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The main types of stroke are ischaemic stroke and haemorrhagic stroke. An ischaemic stroke is when something blocks the blood supply to your brain. A haemorrhagic stroke is due to bleeding in your brain. For more information, see our section on Causes.
A stroke can happen if something blocks the blood supply to your brain or if a blood vessel in your brain bursts. Strokes are more likely as you get older. They can also be linked to various medical conditions and lifestyle factors. To find out more, see our section on Causes.
You’ll need hospital treatment immediately after having a stroke, to treat the cause of your stroke. You may have a number of long-term problems afterwards. These may include physical, communication and emotional problems. You’ll have help and support to help you recover. To find out more, see our section on Recovery.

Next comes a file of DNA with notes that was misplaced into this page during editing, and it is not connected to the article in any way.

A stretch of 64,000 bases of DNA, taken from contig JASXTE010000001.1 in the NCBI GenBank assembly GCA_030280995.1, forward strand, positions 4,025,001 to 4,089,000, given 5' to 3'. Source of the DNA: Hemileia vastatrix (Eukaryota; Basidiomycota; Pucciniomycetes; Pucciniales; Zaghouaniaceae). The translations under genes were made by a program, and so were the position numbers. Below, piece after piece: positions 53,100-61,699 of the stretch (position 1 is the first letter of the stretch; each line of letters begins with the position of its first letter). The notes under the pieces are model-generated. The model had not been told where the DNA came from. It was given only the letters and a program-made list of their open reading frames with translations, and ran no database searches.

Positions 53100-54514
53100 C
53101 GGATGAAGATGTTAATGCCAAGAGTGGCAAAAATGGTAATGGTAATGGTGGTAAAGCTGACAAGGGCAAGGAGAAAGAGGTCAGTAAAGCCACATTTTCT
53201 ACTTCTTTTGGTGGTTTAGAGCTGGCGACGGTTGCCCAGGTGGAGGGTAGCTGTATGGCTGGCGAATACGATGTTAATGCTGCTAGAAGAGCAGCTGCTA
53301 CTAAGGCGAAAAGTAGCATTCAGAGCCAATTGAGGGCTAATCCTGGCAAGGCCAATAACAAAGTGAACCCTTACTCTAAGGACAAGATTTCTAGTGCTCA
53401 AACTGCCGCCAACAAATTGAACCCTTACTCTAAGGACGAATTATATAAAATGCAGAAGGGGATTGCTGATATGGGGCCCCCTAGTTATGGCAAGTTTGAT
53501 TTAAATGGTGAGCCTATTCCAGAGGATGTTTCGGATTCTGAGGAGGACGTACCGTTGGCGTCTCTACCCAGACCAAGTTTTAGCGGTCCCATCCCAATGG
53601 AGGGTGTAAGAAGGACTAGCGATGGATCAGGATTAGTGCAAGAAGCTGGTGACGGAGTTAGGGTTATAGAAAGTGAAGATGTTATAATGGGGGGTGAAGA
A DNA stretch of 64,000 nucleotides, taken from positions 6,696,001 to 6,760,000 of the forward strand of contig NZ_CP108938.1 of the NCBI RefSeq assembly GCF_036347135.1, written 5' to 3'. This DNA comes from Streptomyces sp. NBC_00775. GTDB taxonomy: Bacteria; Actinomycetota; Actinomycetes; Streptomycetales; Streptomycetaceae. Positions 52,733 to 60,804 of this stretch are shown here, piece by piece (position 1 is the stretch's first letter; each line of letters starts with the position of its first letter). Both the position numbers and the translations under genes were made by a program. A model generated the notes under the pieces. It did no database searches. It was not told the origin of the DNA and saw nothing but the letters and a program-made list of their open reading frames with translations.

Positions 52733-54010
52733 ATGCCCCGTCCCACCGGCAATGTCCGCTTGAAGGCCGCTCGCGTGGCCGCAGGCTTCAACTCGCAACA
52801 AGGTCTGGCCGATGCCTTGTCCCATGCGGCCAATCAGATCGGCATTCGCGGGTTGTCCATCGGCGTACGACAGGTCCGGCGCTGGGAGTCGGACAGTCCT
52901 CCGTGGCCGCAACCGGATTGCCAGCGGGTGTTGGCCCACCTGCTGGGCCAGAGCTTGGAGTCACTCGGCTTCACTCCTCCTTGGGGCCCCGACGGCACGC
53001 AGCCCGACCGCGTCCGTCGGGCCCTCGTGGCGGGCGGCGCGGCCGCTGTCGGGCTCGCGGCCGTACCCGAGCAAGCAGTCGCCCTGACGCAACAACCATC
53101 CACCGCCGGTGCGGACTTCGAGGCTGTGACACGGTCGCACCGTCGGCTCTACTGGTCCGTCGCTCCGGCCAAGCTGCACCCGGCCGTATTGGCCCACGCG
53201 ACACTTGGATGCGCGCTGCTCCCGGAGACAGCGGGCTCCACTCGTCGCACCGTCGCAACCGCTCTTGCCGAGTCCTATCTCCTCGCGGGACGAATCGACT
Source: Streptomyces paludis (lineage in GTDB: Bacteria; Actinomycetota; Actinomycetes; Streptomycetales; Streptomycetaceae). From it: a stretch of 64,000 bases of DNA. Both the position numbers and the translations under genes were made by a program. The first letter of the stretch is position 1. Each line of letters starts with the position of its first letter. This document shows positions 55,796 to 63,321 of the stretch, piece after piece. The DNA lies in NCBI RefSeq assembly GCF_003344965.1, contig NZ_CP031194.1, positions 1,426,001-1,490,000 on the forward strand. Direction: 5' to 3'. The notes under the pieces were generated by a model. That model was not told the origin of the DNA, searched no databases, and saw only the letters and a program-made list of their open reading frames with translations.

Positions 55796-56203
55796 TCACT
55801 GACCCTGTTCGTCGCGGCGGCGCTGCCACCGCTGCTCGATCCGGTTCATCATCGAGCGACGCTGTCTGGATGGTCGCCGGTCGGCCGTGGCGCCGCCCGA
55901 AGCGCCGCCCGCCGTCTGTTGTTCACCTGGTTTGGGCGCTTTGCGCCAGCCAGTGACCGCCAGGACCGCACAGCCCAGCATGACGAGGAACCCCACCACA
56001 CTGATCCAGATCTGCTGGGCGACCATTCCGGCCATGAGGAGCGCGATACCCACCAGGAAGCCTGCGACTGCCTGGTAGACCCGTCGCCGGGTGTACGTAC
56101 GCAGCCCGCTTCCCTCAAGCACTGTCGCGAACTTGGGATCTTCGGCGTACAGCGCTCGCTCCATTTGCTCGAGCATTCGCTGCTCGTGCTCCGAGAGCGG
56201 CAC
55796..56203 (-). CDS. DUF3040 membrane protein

Exactly how a stroke affects you is very individual to you. However, fewer people survive haemorrhagic strokes than ischaemic strokes. Whichever type of stroke you have, it’s really important to seek medical help quickly. This will improve your chances of surviving the stroke and having a full recovery. For more information on how to recognise signs of stroke, see our section on Symptoms.
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This information was published by Bupa's Health Content Team and is based on reputable sources of medical evidence. It has been reviewed by appropriate medical or clinical professionals and deemed accurate on the date of review. Photos are only for illustrative purposes and do not reflect every presentation of a condition.
Any information about a treatment or procedure is generic, and does not necessarily describe that treatment or procedure as delivered by Bupa or its associated providers.
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